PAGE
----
GF Dining in the Middle East

Doesn’t exist.  (From what I experienced anyway)  Earlier this week, I heard that a woman who works in the office across the street from me is a driver and that she goes off base nearly every week.  I went over to her office and asked when she would be going off base sometime soon because I really wanted to go with her.  What an experience and culture shock. 

I’ve had the privilege to travel to many interesting places in my 26ish (almost 27) years.  I enjoy it because it gives me the opportunity to see how other cultures live and always makes me appreciate what we have in America a little bit more.  My first out of country experience was Mexico when I was around 4 or 5 years old and I can still remember the sight of wild pigs and dogs running wild in the streets.  We were taken to the “Old County,” not to Cancun to stay at a luxury resort.  Since that first eye opening trip to Mexico, I’ve traveled to the Caribbean, Honduras, England, France and Turkey.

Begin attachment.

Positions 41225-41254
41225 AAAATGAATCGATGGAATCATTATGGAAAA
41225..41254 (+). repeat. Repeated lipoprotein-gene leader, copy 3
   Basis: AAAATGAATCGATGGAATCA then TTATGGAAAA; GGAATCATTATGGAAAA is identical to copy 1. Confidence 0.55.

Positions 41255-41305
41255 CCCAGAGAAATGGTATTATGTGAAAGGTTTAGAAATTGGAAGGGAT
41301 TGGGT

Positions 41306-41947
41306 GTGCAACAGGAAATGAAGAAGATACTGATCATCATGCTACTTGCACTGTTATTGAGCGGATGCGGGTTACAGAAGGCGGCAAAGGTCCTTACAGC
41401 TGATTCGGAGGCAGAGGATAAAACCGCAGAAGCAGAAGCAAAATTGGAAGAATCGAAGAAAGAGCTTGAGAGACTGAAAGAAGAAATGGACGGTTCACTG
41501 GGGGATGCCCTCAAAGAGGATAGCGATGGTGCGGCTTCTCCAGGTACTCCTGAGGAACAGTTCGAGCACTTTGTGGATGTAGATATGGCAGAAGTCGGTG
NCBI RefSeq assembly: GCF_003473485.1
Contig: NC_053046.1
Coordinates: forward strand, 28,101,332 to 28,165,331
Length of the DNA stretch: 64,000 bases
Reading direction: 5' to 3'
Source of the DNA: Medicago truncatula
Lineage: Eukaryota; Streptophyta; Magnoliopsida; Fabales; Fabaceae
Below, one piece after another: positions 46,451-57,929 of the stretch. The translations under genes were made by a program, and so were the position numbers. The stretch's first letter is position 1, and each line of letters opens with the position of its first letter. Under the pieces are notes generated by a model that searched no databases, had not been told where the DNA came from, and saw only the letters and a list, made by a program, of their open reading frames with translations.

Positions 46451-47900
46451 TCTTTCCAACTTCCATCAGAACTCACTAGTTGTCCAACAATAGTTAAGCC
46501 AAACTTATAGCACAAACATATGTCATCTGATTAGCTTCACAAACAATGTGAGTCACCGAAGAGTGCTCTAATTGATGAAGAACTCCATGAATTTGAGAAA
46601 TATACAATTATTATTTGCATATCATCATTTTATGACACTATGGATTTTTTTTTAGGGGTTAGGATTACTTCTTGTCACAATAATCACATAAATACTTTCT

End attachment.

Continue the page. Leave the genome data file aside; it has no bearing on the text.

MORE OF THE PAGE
None of these travels even come close to what I experienced tonight.  First off, we drove past an actual castle.  It has a princess and everything!  On our way off base, about a mile away, we drove past what looked like a gated compound.  It had tall brick walls and a huge gated entrance.  I asked the woman who was driving what it was and she replied back with, “That’s the princesses castle/summer home.  She lives there regularly and she’s 16”.  Wow!

Second thing I learned on our trip downtown: there are no 4 way intersections, only those crazy “roundabouts”.  I could never drive in this country.  I sat in the back and tried not to look at what was going on in front of me.  The driving here was worse than driving with my husband in Chicago.

Third thing: They have camels in the parking lot.  This is what we saw when we pulled into the parking lot of where we were trying to go.  We started to take pictures from outside the gated area, and then the handler of the camels told us we could come inside the gate and get pictures.

He then charged us $5 dollars for the pictures that we had taken. Definitely saw that one coming.
Another thing I learned in this country: The men to women ratio is about 100 to 1.  A group of American girls definitely stuck out like a sore thumb.  I’ve never been stared at so hard in my entire life.  This part made me very uncomfortable.  There was one point while we were driving and there were literally hundreds upon hundreds of men just walking down the street hanging out.  I said that Justin Beiber must be having a concert 🙂